Principal Alan Hicks said incidents involving drugs, fights, and other disruption had virtually been eliminated after the college abandoned traditional security guards for non-uniformed youth workers.
Members of the 20-strong student support team sport sweatshirts rather than peaked caps, and mingle with the crowd.
The staff are trained in self-defence and fitness, but are also skilled in negotiation, counselling and youth work.
Now other colleges have expressed interest in the work at South Birmingham.
Mr Hicks said: "We recruited a handful of people in their twenties, fairly large, with street credibility.
"They mingled with the students, identified the real villains and threw them out. And then they tried to turn disruptive people to do something useful like getting involved in sport or societies.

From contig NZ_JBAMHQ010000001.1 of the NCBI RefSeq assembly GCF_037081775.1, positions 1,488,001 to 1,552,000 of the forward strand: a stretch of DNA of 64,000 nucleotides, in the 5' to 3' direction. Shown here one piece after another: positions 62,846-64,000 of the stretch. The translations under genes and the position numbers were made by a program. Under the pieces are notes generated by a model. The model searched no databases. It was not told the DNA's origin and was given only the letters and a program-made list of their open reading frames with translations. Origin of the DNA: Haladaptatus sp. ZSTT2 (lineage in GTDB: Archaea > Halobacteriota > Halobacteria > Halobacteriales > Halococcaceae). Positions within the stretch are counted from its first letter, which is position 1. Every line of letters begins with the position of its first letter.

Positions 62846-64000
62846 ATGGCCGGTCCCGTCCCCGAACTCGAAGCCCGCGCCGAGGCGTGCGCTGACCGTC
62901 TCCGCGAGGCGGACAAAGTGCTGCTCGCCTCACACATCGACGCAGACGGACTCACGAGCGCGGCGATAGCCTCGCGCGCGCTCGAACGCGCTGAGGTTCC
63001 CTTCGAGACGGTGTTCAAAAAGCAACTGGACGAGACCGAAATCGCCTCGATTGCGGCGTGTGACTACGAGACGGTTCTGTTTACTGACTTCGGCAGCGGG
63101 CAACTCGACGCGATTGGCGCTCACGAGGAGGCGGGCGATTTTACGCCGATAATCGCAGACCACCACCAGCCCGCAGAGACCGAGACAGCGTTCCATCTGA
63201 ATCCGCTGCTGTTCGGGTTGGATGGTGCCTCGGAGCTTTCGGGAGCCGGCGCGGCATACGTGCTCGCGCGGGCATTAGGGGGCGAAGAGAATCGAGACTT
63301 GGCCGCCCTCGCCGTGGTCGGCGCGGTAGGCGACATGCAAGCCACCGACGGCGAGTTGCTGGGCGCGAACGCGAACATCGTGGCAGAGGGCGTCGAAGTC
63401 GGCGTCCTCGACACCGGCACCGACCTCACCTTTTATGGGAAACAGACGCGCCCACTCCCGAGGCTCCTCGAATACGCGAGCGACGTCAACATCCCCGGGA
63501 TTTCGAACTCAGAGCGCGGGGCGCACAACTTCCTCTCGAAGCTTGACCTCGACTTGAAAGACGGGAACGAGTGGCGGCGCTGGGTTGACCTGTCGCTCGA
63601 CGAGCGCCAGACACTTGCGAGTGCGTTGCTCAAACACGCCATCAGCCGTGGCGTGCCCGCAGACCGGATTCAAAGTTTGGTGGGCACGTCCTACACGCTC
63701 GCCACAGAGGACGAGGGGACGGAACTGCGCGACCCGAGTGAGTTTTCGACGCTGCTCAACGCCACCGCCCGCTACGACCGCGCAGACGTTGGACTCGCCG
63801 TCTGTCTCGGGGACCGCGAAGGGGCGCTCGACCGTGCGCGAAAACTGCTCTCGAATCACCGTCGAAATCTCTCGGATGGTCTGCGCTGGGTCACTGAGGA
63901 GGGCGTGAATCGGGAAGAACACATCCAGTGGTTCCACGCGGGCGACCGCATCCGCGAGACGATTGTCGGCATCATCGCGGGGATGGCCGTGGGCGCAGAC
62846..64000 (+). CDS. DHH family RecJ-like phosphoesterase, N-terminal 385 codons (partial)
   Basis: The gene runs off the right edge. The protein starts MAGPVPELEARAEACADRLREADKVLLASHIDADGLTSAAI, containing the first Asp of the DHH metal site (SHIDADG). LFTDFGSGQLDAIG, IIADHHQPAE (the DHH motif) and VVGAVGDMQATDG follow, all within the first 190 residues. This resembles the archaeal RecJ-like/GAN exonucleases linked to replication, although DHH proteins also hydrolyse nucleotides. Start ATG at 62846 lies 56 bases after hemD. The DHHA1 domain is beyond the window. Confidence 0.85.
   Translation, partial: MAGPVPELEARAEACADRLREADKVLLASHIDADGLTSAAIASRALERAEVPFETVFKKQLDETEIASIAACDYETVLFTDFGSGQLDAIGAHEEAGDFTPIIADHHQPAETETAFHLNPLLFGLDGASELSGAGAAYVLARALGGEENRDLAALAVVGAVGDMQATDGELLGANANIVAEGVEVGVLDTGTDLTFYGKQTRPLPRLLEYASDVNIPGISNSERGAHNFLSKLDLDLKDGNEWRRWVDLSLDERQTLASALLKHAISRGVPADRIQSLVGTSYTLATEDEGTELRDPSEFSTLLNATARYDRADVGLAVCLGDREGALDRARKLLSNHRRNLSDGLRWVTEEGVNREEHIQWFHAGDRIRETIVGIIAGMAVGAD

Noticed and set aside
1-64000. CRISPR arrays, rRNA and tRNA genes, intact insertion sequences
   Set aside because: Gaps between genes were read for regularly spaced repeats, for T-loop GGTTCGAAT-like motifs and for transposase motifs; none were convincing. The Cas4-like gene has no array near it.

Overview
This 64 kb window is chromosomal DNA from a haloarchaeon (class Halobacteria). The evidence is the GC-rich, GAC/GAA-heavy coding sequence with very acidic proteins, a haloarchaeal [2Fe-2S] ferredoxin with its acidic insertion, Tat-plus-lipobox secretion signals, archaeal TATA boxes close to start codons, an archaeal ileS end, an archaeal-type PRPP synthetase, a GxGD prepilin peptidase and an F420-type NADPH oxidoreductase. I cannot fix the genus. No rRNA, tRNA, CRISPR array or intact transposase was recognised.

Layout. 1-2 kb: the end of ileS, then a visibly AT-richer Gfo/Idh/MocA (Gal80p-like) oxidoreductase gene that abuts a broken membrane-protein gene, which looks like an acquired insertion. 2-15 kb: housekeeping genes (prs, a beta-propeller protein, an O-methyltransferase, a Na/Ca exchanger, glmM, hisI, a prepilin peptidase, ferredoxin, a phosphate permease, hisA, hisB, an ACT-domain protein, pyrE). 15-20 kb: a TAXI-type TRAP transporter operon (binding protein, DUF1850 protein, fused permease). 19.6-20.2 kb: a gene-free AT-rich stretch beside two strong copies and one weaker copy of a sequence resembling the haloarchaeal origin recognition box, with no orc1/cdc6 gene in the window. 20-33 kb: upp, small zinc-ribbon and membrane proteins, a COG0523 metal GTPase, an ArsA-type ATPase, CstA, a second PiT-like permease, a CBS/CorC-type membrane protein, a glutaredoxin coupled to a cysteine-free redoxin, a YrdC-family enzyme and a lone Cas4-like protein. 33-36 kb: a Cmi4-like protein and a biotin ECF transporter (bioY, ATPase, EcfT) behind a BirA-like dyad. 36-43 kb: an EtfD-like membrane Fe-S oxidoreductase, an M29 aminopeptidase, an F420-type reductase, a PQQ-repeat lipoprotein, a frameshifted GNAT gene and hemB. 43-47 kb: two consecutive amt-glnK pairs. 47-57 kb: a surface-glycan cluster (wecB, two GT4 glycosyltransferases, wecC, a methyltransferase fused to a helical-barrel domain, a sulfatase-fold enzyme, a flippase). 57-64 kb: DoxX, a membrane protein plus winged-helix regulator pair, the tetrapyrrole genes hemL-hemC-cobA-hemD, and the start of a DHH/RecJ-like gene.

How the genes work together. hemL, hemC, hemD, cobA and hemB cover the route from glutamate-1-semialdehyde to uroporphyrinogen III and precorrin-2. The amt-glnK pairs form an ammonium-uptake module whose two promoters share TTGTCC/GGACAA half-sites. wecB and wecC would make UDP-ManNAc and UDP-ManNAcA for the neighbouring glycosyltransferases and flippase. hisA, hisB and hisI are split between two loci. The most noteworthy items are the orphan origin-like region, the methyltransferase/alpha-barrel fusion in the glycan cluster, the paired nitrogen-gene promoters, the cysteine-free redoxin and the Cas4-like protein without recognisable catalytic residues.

"Now students themselves have commented on how the atmosphere has improved.
"Bad students drive out good, but we have managed to reverse that and the place is running really well."
"We now have a first-class specialist staff who are highly trained in preventative techniques and this is why our scheme has proved so successful in a student population of 20,000."